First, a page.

After being in testing for a while now, Express Wi-Fi by Facebook was on Thursday launched commercially in India. Facebook revealed the service has been in testing since 2015 with various ISPs and is now commercially available via nearly 700 hotspots across four states – Uttarakhand, Gujarat, Rajasthan, and Meghalaya.
Alongside, Facebook announced its partnership with Airtel to launch 20,000 new Express Wi-Fi by Facebook hotspots across the country “over the next few months”. Services in Uttarakhand, Gujarat, Rajasthan, and Meghalaya are currently enabled by AirJaldi, Tikona, LMES, and Shaildhar ISPs, respectively. The company in a press statement noted that the Express Wi-Fi connectivity solution is currently live in five countries – India, Indonesia, Kenya, Nigeria, and Tanzania.
Facebook says anyone can access the Express Wi-Fi network by signing up with an Express Wi-Fi retailer and purchasing a daily, weekly or monthly data pack at a rate set by its partners. They will then be able to connect to the Express Wi-Fi hotspot, register/create an account, login, and “start browsing or use any app on the entire Internet.”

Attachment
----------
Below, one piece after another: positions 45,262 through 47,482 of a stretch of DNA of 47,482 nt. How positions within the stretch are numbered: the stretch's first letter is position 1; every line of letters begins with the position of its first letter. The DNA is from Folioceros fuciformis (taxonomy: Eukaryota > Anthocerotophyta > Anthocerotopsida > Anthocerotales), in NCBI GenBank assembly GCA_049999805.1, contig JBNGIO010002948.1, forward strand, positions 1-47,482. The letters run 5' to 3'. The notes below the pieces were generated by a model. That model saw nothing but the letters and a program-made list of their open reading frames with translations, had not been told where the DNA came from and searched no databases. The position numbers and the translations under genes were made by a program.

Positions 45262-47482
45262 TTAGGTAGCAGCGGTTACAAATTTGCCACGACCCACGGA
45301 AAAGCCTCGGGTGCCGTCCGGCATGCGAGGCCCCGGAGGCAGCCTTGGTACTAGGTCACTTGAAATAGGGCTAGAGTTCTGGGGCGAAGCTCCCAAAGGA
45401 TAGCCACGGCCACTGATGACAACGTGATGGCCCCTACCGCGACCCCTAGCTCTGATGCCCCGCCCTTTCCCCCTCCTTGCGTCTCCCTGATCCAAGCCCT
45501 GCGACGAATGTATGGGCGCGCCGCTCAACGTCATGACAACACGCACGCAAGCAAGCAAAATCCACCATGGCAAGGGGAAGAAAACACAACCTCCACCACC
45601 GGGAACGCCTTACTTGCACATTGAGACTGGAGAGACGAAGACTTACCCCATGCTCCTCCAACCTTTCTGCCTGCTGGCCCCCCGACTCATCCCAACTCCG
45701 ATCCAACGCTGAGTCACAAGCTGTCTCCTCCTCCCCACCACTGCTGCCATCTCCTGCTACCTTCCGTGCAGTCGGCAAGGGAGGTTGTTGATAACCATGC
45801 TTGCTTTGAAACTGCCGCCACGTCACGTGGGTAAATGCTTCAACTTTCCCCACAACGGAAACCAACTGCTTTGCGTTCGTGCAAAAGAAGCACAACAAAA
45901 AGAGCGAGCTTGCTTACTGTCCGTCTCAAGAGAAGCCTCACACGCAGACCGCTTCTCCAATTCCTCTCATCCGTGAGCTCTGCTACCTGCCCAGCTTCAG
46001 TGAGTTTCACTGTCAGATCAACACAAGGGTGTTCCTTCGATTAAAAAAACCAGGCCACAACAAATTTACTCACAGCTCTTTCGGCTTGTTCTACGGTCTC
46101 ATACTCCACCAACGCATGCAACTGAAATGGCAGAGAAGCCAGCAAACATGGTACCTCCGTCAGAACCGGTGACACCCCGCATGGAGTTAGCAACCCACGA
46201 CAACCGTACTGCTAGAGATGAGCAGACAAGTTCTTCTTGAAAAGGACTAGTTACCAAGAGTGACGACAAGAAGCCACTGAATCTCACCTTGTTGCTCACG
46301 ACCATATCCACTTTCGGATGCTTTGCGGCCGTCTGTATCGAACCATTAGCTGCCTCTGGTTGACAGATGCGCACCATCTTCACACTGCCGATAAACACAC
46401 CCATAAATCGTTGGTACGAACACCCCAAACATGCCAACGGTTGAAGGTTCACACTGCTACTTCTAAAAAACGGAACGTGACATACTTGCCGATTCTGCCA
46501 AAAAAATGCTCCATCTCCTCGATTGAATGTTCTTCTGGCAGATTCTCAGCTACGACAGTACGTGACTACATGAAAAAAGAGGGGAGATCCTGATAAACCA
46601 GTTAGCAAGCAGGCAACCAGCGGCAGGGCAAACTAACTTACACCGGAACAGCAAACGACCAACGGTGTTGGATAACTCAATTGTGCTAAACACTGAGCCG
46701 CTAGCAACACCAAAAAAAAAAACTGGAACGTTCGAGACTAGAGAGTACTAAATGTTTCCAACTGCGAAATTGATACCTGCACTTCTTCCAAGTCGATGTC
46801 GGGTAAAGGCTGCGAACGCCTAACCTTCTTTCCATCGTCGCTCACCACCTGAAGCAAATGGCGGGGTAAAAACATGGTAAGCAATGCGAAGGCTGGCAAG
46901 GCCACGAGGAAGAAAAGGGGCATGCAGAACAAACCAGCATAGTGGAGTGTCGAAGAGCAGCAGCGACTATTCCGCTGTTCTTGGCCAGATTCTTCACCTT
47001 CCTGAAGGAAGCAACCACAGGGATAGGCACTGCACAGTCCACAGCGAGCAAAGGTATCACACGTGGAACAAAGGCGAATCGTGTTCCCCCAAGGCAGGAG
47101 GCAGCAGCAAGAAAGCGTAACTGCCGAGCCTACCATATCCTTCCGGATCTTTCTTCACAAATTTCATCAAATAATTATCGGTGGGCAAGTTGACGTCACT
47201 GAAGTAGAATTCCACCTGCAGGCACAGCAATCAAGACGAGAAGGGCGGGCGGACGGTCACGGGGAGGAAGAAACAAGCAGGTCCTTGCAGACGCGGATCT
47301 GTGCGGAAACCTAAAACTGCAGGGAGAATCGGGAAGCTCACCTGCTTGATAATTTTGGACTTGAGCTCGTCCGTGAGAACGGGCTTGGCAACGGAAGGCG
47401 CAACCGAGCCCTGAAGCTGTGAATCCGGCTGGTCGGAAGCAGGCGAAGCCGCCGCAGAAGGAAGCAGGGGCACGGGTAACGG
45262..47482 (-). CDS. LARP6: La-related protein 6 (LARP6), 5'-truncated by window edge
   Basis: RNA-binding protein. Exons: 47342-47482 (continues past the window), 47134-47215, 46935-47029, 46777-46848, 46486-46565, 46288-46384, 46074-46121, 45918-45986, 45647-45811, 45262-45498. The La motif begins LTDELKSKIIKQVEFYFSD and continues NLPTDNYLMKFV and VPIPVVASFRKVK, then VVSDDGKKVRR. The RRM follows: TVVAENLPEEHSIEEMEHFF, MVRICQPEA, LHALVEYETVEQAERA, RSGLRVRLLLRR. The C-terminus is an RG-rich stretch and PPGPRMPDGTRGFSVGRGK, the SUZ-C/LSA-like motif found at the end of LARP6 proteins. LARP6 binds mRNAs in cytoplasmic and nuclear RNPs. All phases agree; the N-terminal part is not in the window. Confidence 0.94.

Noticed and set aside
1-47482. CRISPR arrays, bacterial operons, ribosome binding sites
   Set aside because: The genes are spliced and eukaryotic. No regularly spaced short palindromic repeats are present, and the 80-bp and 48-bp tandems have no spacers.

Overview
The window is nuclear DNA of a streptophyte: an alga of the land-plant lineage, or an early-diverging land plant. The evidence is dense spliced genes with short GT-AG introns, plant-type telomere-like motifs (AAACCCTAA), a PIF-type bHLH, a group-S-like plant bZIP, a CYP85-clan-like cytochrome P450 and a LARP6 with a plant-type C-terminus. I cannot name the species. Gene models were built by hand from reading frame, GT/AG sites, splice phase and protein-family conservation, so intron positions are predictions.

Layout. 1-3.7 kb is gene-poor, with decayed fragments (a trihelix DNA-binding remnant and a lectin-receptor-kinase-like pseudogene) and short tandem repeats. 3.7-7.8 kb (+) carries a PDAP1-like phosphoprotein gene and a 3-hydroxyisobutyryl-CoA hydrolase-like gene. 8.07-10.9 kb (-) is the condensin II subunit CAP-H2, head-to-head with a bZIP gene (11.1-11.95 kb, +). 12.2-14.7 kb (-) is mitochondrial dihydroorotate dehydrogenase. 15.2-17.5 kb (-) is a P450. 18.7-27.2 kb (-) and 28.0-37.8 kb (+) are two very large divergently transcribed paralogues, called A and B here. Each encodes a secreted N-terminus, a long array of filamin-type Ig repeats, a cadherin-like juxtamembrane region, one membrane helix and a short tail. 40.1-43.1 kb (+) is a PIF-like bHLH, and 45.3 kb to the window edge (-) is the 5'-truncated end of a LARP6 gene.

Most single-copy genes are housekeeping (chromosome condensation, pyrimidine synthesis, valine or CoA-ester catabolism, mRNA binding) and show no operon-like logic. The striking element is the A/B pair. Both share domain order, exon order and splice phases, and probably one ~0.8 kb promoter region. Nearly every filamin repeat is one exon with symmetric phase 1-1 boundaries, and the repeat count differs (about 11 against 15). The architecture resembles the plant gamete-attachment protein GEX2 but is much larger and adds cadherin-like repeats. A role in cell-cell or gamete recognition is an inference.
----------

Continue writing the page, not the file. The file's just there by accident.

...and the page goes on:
In a statement, Munish Seth, Head of Connectivity Solutions, Facebook Asia Pacific, said, “Express Wi-Fi is designed to complement mobile data offerings by providing a low-cost, high bandwidth alternative for getting online and access apps, download and stream content. Our Express Wi-Fi partnerships empower local Indian entrepreneurs to start businesses to offer internet access to their town or region. They also help Indians connect to the internet easily and for an affordable rate.”
“Our goal is to grow the number of Express Wi-Fi hotspots in India rapidly. India has a population of about 1.3 billion people, but according to the Telecom Regulatory Authority of India (TRAI’s) Performance Indicator Report, only 390 million people are connected to the Internet… More connectivity helps build global communities. We can’t wait to work with our partners to continue expanding Express Wi-Fi across the world.”